Guide To Detectable Warning Surfaces and the ADA

Accessibility is one of the many topics featured on the California Supplemental Exam for landscape architects. California adopted the Americans with Disability Act 2010 standards in the 2013 edition of the California Building Code. This article shows you where detectable warning surfaces are needed and discusses the minimum and maximum dimensions for the warning surface.

What is a Detectable Warning Surface?

According to the “2013 California Building Code Advisory Manual”, detectable warning surfaces are “a standardized surface feature built in or applied to walking surfaces or other elements to warn of hazards on a circulation path.”

“Detectable warnings are provided for the benefit of persons with visual impairments to indicate transitions to potentially hazardous areas.”

Why Are Detectable Warning Surfaces Necessary?

Curbs are the normal warning cue to visually impaired individuals that there is vehicle traffic ahead. “Curbs can be used by pedestrians with vision impairments to detect the boundary between a sidewalk and a vehicular way.”

When there is a curb in the accessible route of travel, the normal curb cue is removed and a potentially hazardous condition occurs.

“Curb ramps remove the needed cues for persons with visual impairments; detectable warnings have been developed as a replacement cue and warning to indicate the presence of a vehicular way.”

Where are Detectable Warning Surfaces Required?

Detectable warnings shall be provided where required for the following situations:

  1. Platform edges
  2. Curb ramps
  3. Islands or cut-through medians
  4. Bus stops
  5. Hazardous vehicular areas
  6. Reflecting pools
  7. Track crossings

Now let’s examine each location which needs a detectable warning surface in greater detail.

Platform Edges
Detectable warning surfaces at platform boarding edges shall be 24 inches wide and shall extend the full length of the public use areas of the platform.

Curb Ramps
Detectable warnings at curb ramps shall extend 36 inches in the direction of travel. Detectable warnings shall extend the full width of the ramp run excluding any flared sides. Detectable warnings shall be located so the edge nearest the curb is 6 inches minimum and 8 inches maximum from the line at the face of the curb marking the transition between the curb and the gutter, street or highway.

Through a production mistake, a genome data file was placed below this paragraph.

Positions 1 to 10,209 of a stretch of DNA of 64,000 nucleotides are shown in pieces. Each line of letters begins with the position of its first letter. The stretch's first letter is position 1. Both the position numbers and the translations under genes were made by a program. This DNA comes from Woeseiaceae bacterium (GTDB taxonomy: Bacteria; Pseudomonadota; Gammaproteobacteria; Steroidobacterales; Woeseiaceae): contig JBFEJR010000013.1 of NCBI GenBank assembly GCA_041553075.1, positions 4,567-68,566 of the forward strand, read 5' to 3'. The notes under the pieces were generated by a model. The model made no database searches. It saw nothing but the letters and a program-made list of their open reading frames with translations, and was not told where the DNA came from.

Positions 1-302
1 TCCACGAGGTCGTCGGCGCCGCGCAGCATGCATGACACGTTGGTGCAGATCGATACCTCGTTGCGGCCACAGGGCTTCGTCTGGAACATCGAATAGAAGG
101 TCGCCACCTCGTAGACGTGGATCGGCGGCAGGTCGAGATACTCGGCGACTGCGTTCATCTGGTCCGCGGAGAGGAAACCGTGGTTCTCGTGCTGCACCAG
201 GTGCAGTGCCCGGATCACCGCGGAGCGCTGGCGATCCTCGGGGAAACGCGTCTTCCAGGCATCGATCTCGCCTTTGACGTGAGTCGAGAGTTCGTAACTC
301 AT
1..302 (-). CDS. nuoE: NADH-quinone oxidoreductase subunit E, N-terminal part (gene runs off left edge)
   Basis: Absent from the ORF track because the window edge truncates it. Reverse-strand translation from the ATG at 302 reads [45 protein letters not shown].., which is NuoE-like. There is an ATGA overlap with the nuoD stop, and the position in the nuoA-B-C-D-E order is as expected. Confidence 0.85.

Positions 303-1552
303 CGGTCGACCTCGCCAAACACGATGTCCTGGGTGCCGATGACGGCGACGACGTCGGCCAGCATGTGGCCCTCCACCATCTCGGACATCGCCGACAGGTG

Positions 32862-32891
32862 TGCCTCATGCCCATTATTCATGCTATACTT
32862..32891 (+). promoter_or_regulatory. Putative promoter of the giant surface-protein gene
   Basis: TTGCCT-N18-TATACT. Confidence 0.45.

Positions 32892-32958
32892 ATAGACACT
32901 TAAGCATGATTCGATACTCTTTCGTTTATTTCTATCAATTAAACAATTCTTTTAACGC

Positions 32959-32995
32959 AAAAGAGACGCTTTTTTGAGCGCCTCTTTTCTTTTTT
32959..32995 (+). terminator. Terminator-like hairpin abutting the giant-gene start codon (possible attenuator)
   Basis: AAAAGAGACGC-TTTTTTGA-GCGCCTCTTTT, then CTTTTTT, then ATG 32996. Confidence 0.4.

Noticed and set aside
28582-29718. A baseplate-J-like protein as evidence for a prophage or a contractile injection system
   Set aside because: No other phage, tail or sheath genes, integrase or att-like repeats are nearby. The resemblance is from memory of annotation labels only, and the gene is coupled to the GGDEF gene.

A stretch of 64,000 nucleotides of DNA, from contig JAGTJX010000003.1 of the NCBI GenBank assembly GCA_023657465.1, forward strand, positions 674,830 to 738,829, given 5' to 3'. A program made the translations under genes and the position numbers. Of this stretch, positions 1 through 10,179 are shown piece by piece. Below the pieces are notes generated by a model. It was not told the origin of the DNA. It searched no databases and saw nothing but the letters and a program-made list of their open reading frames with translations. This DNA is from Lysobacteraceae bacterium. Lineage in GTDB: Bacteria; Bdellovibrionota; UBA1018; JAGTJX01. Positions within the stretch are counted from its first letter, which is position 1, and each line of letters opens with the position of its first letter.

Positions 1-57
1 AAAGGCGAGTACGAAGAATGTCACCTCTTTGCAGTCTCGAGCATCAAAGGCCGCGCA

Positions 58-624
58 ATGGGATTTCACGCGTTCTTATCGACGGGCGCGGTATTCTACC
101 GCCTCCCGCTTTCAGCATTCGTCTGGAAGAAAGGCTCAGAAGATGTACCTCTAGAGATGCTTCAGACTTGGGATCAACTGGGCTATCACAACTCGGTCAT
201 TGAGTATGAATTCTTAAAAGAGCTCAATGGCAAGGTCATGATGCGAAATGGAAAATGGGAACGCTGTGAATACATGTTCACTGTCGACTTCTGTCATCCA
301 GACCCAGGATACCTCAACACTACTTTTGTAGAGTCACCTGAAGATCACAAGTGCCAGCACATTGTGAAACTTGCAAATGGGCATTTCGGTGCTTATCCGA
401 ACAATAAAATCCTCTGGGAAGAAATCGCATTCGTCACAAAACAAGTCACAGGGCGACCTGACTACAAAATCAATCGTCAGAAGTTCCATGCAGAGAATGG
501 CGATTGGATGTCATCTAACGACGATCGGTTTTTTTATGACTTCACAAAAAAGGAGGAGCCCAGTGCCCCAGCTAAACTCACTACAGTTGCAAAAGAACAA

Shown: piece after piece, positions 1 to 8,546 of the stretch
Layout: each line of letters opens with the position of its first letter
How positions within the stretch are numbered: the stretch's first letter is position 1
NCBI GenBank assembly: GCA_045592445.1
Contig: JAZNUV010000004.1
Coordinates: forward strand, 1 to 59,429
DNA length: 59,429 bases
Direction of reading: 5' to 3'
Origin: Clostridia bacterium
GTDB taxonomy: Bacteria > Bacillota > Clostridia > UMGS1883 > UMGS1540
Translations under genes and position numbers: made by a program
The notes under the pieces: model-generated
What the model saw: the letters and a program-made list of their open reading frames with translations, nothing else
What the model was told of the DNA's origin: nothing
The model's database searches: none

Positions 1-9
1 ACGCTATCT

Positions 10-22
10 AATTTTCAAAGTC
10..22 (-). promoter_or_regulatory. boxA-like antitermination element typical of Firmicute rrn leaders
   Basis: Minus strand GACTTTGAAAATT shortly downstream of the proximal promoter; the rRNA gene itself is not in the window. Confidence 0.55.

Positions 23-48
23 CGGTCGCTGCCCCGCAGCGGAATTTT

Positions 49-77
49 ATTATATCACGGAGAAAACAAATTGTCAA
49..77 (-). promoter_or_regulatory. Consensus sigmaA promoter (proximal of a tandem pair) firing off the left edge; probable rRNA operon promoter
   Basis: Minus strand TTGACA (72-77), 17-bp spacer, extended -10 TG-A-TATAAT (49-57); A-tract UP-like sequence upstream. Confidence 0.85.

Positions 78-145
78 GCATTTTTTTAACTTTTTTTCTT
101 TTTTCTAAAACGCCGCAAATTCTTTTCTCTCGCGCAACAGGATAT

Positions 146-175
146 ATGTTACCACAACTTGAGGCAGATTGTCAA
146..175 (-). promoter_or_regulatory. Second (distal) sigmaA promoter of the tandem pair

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On parallel curb ramps, detectable warnings shall be placed on the turning space at the flush transition between the street and sidewalk.

Islands or Cut-through Medians
Detectable warnings at pedestrian islands or cut-through medians shall be 36 inches minimum in depth extending the full width of the pedestrian path or cut-through, placed at the edges of the pedestrian island or cut-through median, and shall be separated by 24 inches minimum of walking surface without detectable warnings.

Detectable warning surface at a pedestrian island in California

However, there is an exception for pedestrian islands that are less than 8 feet in length. Detectable warnings shall be 24 inches minimum in depth at pedestrian islands or cut-through medians that are less than 96 inches in length in the direction of pedestrian travel.

Bus Stops
When detectable warnings are provided at bus stop pads, it shall be 36 inches in width. If a square curb is not provided at a bus stop, a detectable warning surface is required.

**Hazardous Vehicular Areas **
If a walk crosses or adjoins a vehicular way, and the walking surfaces are not separated by curbs, railings or other elements between the pedestrian areas and vehicular areas, the boundary between the areas shall be defined by a continuous detectable warning. Detectable warnings at hazardous vehicular areas shall be 36 inches in width.

Reflecting Pools
The edges of reflecting pools shall be protected by railings, walls, warning curbs or detectable warnings. When detectable warnings are provided at reflecting pools, it shall be 24 inches minimum and 36 inches maximum in width.

Track Crossings